In Windows, you still have a usable 2880x1800 desktop, but the dpi of the UI elements (Start Bar, Window Title Bars etc) can be increased so they remain visually sharp but also appear at the same size they would if you were on a lower resolution. :)


    I managed to get to bottom of this and it was a pretty easy fix actually. My Samsung 40" LED is particularly notorious for game lag (I use a smaller 32" for my PS3 so it's never been a problem). The fix was 2 fold... ~Firstly, I enabled Game Mode on the TV which removes all of the post-process effects that occur when watching normal TV - This eliminated about 80-85% of the screen tear, but there was still some noticeable lag/tear on certain games.

    In the case of Crysis, I simply had to enable VSync from the Game Options - Crysis still has a bit of tear but it's definitely playable. Also, Crysis is getting on a bit now so i expect the optimization just isn't there in the code. Currently downloading Crysis 2 to try that.

    In the case of BF3, I had previously been messing around with the Video options before I plugged the HDMI in... I noticed that the available resolution options where all at weird 24hhz refresh rate settings. A simple "Reset Default Values" defaulted the resolution to 1080@60hhz with Auto-High Settings and the game looks and plays great on my 1080 LED :-D ... Only downside is that I'm still a much bigger Bad Company 2 fan, and can't get into BF3 multiplayer :D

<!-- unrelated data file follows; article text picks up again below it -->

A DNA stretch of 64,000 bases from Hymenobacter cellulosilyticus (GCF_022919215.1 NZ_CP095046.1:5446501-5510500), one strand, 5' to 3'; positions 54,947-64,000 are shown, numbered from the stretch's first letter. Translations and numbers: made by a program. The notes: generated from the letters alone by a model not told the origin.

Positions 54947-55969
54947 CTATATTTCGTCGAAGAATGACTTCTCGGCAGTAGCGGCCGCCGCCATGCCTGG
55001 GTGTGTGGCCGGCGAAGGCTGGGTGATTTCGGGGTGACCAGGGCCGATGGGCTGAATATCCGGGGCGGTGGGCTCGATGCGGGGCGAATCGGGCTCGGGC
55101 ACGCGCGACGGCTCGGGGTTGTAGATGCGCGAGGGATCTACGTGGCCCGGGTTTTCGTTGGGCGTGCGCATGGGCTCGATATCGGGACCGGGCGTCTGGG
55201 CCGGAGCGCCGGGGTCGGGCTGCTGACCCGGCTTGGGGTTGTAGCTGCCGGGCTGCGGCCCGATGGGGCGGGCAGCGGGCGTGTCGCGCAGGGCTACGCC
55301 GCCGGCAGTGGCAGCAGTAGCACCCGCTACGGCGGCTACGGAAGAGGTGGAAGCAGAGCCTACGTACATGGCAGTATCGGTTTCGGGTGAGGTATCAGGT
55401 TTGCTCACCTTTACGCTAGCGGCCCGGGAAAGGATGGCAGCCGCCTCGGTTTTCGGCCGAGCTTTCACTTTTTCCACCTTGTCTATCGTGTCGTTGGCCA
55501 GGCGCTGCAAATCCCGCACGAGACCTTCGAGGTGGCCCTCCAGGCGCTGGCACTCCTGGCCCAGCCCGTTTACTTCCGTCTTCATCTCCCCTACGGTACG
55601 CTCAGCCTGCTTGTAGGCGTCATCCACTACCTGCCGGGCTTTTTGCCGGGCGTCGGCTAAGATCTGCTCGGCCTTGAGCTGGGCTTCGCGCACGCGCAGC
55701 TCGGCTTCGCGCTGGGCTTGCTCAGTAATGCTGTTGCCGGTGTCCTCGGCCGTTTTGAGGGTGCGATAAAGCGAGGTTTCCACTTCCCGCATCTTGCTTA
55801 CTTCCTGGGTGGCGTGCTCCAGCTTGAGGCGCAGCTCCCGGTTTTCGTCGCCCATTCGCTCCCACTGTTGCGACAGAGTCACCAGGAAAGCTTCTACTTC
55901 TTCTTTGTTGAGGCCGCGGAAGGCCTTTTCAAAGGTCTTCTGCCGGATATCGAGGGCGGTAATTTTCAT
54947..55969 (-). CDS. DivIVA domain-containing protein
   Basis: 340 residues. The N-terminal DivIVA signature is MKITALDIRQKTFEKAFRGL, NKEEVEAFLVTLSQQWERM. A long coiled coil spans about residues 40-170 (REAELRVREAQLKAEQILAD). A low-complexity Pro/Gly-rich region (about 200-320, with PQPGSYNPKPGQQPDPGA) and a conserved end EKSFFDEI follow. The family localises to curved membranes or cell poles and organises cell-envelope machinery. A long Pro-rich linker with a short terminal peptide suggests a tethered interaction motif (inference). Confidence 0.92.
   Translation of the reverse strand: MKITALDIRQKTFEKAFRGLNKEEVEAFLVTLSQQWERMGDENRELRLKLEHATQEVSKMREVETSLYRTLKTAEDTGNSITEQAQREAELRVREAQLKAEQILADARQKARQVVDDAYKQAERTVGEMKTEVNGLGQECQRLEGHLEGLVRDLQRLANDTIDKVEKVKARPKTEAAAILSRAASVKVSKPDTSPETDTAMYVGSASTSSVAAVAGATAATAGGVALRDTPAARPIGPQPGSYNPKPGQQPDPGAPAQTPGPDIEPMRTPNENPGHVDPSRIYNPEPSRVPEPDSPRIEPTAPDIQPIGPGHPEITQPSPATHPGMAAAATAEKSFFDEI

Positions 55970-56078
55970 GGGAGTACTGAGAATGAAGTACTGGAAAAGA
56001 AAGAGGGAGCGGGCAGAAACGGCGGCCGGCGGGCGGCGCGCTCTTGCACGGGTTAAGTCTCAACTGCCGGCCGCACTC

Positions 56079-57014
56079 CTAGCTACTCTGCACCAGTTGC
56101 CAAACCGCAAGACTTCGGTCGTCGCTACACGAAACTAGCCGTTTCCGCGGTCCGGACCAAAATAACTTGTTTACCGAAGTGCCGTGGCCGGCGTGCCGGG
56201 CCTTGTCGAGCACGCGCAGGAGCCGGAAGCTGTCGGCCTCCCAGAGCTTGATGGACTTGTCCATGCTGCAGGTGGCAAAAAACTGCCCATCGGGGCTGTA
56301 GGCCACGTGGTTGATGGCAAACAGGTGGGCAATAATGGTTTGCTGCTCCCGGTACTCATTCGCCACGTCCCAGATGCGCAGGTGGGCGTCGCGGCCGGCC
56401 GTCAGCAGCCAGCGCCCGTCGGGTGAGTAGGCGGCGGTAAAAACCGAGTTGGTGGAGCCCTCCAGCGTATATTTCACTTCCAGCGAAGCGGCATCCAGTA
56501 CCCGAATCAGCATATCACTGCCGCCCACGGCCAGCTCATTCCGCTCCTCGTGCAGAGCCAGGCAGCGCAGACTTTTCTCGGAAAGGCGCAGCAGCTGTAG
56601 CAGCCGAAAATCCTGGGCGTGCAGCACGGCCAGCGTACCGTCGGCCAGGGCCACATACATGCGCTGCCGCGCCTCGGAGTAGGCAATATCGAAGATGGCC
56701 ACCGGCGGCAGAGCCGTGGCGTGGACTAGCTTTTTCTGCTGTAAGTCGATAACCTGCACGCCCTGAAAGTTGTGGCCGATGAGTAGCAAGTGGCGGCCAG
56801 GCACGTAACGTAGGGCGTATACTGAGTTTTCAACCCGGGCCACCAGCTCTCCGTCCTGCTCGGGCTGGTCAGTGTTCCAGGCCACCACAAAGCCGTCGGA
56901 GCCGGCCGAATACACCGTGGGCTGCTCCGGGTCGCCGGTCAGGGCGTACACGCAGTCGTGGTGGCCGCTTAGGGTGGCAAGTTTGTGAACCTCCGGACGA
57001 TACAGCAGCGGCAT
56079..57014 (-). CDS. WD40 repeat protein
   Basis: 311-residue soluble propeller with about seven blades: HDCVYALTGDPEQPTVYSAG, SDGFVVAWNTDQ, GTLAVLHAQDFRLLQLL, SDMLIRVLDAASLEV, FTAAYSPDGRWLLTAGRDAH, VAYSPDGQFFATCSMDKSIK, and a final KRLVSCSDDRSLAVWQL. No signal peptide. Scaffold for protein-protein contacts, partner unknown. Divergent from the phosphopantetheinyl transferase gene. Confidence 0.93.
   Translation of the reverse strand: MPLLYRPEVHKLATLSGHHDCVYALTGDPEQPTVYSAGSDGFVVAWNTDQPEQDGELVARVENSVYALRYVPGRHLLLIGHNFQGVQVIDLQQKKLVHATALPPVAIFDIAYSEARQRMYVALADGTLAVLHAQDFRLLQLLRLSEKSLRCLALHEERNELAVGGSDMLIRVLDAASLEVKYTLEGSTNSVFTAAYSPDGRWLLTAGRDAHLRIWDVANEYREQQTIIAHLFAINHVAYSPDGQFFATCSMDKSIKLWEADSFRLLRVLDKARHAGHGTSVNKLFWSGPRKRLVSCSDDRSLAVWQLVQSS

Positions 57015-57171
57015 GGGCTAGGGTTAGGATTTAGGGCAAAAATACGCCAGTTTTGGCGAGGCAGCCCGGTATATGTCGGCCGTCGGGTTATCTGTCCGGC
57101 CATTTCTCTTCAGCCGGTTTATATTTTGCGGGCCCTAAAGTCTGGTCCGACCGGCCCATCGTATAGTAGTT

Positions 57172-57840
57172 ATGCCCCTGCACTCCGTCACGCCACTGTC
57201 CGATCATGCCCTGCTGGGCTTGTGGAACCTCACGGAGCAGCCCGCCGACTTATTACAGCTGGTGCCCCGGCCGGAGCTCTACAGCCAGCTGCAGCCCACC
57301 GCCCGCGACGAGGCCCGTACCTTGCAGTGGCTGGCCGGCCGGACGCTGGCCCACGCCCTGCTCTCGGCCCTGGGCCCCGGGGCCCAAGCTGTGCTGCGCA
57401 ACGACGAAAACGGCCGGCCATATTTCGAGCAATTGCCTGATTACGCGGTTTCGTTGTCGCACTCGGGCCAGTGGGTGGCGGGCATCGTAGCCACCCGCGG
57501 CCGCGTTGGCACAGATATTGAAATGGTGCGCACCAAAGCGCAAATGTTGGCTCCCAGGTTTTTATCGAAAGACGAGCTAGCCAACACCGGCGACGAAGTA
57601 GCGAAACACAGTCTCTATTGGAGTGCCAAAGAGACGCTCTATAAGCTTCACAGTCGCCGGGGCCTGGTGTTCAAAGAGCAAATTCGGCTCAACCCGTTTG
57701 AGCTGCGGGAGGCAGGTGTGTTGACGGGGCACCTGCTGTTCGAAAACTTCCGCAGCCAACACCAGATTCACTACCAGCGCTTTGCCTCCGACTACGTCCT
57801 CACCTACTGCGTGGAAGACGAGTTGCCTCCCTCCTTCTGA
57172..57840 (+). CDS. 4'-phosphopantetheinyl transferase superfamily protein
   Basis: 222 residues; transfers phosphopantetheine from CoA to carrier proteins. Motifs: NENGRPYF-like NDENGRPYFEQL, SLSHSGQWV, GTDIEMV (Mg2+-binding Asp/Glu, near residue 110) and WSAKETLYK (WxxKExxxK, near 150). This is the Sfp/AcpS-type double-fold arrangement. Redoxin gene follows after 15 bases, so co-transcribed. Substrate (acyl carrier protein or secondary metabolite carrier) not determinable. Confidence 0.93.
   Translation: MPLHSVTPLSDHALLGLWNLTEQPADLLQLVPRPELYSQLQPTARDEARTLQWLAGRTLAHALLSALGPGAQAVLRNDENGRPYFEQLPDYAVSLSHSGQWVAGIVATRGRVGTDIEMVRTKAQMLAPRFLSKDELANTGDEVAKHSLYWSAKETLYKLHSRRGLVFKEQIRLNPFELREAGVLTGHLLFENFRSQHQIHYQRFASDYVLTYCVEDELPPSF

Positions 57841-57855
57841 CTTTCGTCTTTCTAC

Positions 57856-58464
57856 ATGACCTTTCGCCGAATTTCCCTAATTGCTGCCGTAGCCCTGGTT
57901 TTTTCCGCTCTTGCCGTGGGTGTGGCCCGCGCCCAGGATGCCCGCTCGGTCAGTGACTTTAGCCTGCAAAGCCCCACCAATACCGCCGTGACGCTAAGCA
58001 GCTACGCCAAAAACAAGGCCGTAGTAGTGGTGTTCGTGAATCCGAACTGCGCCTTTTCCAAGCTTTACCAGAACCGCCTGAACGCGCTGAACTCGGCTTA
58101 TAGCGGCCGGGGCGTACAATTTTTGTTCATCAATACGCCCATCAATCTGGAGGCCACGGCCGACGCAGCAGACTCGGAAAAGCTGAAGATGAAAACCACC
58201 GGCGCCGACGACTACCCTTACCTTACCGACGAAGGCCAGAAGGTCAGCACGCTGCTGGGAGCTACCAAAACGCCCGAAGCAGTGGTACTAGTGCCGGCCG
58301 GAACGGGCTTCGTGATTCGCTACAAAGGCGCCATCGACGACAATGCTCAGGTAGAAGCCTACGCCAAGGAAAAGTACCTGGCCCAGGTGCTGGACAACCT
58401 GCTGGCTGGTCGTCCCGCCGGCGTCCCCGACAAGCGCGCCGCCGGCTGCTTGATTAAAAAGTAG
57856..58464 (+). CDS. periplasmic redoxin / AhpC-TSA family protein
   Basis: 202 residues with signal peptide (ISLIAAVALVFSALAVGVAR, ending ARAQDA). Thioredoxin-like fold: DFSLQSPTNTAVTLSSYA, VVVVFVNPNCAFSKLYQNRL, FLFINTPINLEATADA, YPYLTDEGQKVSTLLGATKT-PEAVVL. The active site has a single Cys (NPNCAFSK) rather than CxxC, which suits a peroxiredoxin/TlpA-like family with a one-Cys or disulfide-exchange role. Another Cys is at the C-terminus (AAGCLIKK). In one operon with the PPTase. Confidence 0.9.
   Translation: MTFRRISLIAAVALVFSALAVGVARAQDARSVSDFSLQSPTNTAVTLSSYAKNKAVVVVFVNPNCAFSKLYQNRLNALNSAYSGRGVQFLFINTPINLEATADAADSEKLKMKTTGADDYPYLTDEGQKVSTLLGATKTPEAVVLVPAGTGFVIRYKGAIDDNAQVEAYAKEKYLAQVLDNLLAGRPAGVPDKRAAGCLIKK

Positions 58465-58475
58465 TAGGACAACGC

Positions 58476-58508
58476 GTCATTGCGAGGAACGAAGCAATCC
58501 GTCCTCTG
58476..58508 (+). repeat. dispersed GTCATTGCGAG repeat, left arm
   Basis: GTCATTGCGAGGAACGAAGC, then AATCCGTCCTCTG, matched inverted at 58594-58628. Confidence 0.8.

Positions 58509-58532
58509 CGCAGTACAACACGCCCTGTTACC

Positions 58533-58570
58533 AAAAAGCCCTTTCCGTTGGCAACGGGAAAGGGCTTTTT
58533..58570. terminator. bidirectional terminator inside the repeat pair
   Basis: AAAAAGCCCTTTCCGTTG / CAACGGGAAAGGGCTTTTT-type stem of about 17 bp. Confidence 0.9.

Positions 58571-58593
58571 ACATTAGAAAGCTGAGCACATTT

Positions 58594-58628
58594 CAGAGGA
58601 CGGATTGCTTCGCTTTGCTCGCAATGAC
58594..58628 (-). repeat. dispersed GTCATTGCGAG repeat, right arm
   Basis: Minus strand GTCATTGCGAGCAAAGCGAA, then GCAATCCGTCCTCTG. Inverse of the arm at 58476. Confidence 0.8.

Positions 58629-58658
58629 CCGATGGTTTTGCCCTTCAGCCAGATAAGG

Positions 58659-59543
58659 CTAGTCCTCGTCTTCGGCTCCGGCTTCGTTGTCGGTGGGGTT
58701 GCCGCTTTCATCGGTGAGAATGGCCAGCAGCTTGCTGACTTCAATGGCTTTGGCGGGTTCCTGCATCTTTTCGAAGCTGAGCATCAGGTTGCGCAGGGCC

6. gentlefury macrumors 68030

    Jul 21, 2011
    Los Angeles, CA
    Looks like 1440 is doing exactly that. If you put a 2880x1800 wallpaper on your desktop you will see it pixel for pixel. The only difference is that windows doesn't uniformly scale properly and some apps ignore dpi scaling (ie origin). Or you can go into an apps shortcut properties and disable dpi scaling, a feature I really wish Mac had!! There is a greyed out view in low res that Is always checked on apps that aren't retina aware and are the apps I would like to ignore scaling. You can only tell apps that are scaling properly to not scale, which is incredibly stupid IMHO.